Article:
If he does that – and who could dispute it or disputing it prove the opposite? – the minister has been given complete discretion whether he should detain a subject or not. It is an absolute power which… , has never been given before to the executive, and … no such power is in fact given to the minister by the words in question. "13 This shows that even during times of war, the executive is not higher than the rule of law and the judiciary will still apply the rule of law, regardless of whether or not the country is at a time of war, which was the argument of the home secretary for detaining the defendants in the A case14.

Although Lord Atkin's judgement was dissenting from the rest of the Law lords, it is this judgement that is still referred to today as an indication that in the eyes of judges even in times of emergency the right of the individual is paramount, and has been quoted in recent cases on this subject, such as MB and AF. II) Why is the rule of law so important? The rule of law is such an integral part of our society that it binds us together along with a sense of community and as a result should perhaps be treated as sacrosanct, along with humanity and community.

If regimes which engage in torture and other abhorrent practices are condemned for failing to respect the rule of law15, then the rule of law is an important convention which should be followed above all others, yet with control orders being proactive rather than retroactive, it could be said that Britain is no better then the countries practicing the abhorrent practices as they are also going against the rule of law.

Although it seems logical to stop the suspected terrorists before they commit the act, cases like the Menezes shooting have shown us that this does not always work as mistakes can be made and as a result innocent people can be hurt.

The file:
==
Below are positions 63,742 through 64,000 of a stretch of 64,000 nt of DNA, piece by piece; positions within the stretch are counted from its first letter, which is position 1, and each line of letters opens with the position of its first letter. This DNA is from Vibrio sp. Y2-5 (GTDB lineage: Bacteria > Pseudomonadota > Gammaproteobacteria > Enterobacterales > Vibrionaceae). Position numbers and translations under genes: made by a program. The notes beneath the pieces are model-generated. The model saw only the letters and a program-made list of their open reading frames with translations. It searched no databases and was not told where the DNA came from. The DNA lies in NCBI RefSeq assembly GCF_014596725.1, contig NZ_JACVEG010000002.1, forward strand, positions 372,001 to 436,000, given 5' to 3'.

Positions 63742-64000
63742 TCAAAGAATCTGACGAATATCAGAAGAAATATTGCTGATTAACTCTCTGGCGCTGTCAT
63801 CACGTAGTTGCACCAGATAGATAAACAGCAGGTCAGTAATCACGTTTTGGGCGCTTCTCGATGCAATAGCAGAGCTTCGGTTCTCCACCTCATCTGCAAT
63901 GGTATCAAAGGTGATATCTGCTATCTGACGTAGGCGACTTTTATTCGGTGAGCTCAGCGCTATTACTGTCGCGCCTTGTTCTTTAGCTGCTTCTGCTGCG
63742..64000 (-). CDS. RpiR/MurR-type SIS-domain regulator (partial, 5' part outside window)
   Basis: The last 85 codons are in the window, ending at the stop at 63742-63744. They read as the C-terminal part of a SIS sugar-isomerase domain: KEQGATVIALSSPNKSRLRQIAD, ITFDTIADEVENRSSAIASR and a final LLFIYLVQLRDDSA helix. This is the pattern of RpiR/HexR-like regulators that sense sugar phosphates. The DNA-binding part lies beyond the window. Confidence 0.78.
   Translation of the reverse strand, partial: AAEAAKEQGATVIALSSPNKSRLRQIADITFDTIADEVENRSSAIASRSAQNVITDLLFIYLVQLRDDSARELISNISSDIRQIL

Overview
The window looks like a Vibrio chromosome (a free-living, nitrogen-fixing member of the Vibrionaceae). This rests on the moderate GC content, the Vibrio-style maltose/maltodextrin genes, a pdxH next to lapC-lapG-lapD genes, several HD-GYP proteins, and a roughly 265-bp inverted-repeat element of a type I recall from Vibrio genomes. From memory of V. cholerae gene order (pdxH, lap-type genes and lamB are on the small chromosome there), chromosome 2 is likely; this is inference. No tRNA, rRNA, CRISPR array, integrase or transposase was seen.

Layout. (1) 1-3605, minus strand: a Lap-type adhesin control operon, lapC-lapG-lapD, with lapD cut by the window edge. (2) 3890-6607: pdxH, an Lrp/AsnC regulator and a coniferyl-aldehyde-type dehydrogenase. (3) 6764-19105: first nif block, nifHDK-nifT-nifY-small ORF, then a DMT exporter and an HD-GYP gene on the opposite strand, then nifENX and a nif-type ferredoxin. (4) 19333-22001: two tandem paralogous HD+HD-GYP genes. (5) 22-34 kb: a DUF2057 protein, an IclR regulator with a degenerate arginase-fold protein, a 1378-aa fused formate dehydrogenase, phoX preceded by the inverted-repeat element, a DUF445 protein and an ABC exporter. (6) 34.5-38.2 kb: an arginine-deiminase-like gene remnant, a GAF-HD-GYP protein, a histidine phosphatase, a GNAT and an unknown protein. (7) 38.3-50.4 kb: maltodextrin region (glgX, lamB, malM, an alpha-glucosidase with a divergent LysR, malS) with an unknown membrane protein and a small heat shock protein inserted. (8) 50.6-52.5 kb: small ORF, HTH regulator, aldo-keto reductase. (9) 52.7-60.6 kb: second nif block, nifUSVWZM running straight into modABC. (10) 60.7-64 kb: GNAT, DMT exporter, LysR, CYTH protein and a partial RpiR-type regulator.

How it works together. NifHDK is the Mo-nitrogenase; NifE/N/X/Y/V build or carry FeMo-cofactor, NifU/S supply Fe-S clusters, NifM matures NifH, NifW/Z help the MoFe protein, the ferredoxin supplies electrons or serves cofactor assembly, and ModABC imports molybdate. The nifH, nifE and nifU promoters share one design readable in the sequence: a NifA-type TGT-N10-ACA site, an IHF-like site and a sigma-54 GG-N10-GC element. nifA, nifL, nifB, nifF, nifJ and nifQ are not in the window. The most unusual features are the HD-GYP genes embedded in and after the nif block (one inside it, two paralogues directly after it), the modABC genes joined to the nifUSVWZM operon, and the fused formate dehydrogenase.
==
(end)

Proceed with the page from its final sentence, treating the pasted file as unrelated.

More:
The Rule of law was shown in action when the court dismissed the arguments of the Home Secretary for the A case, as he wanted to detain the prisoners until the law was changed to reflect a system which complied with the rule of law and the Human Rights Act, but was denied this by the courts, as the detainees although they were thought to potentially be dangerous, had done nothing wrong the rule of law prevented them from being able to be detained indefinitely.

III) Terrorism and the rule of law In A v Secretary of State for the Home Department, Lord Bingham of Cornhill said "… the function of independent judges charged to interpret and apply the law is universally recognised as a cardinal feature of the modern democratic state, a cornerstone of the rule of law itself. "16 This shows the role of the judiciary in keeping to the rule of law in terrorist cases and in general.

One of the most important pieces of legislation that the judiciary must adhere to is that of the Human Rights Act 1998, as it is the role of the judiciary to ensure that all legislation is read in accordance with the HRA, including the terrorism legislation. The legislature can make derogations from the Human rights act in times of emergency.

When looking at terrorist cases, there must be some adherence to the rule of law, as is shown in the Guidelines on human rights and the fight against terrorism18, adopted by the European council of ministers on 11 July 2002, which states" All measures taken by states to fight terrorism must respect human rights and the principle of the rule of law … " This means that the Home Secretary can not claim that there is a war on terror and therefore the rule of law can be derogated from such as was done in the ACSA and also in the A case, as measures to fight terrorism are not able to derogate from the rule of law, regardless as to whether or not the state is in a state of war. The state must always pay attention to the rule of law.